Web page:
A woman who sold sick puppies – some of which died weeks after being homed – has been jailed for a number of offences.

Harrowing: the cavalier King Charles puppy found wrapped in a bin bag.

Grace Banks, from Gorton in Manchester, appeared at Oldham Magistrates’ Court in March facing five offences under the Animal Welfare Act 2006, the Pet Animals Act 1951 and the Fraud Act 2006.

She was convicted of four offences and sentenced on Friday 6 May at Manchester Crown Court to nine months in jail. She was also disqualified from keeping all animals for life.


Banks was sentenced on 20 April after being found guilty of four offences, and acquitted of one charge of causing unnecessary suffering to a cavachon (a cavalier King Charles spaniel and bichon frise cross) puppy called Lulu by failing to provide veterinary treatment.

She was convicted of:

  • causing unnecessary suffering to a cavalier King Charles spaniel puppy by failing to provide necessary treatment and care for parvovirus and canine distemper
  • failing to meet the needs of nine puppies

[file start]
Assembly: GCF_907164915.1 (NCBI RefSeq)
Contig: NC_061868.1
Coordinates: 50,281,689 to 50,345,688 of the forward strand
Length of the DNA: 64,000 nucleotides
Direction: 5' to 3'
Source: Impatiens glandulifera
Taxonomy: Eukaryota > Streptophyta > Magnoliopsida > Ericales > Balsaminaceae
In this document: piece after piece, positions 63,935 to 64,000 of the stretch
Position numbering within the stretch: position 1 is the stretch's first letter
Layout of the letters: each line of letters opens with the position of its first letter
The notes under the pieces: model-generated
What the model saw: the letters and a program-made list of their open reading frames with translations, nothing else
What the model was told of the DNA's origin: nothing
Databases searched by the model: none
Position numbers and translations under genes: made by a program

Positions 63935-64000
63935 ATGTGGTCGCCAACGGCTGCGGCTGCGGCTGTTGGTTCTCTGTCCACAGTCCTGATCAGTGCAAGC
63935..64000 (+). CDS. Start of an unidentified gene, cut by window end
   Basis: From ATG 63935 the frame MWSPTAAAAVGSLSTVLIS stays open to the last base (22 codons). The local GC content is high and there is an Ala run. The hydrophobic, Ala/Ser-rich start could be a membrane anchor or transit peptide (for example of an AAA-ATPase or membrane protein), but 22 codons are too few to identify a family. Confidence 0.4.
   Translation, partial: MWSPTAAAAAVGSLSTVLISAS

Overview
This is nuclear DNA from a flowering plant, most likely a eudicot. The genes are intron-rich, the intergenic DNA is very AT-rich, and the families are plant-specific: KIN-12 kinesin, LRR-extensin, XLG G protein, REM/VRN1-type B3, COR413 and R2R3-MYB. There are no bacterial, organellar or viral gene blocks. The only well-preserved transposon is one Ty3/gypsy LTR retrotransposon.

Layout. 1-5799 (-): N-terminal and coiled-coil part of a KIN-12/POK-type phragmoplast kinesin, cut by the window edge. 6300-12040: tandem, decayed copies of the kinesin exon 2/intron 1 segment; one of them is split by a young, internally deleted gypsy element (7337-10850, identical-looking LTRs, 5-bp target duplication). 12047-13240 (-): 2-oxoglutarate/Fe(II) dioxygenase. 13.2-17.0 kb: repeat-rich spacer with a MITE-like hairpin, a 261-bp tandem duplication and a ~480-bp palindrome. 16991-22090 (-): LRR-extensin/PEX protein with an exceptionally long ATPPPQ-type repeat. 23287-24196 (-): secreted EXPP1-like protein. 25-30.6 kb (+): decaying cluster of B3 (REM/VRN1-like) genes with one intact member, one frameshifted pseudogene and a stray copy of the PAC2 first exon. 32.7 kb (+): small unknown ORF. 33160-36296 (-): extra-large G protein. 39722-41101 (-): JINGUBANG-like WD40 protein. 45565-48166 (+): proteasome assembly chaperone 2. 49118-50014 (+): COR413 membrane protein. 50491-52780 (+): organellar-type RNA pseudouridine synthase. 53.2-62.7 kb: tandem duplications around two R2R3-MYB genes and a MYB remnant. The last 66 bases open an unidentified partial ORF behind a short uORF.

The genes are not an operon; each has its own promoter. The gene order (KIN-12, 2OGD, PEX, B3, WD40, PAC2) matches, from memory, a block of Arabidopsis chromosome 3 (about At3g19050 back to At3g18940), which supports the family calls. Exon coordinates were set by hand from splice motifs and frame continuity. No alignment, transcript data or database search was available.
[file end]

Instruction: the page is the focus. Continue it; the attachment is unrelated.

• keeping a pet shop without a licence
  • dishonestly making a false representation as to the condition and breeding of puppies she was selling, thereby intending to make a gain for herself or others, or cause loss to another or expose another to risk of loss

The RSPCA’s special operations unit (SOU) launched an investigation into Banks and, along with police, conducted a warrant at a property in Buckstones Road, Shaw, Oldham.

Inside, evidence was found of puppies being sold from the address and the body of a cavalier King Charles spaniel puppy was found wrapped in a bin bag in the boot of a white Mercedes-Benz car on the drive.

Three-year investigation

RSPCA SOU chief inspector Ian Briggs said: “This case brings to a close a three-year investigation by the RSPCA. During this time, Banks consistently sold dogs in an unhealthy condition, some of which sadly died at their new owners’ homes.

“She deliberately set out to mislead buyers into believing they were buying from a well-established, legitimate and caring breeder when, in fact, her sole motivation was acquiring as much money as possible, with no regard to the suffering she caused to the animals in her care, or that of the people who purchased dogs from her.”

The RSPCA and the Animal Welfare Foundation have developed a puppy contract to help people source and buy puppies responsibly, as well as give potential buyers advice on what to ask and look out for during the process.

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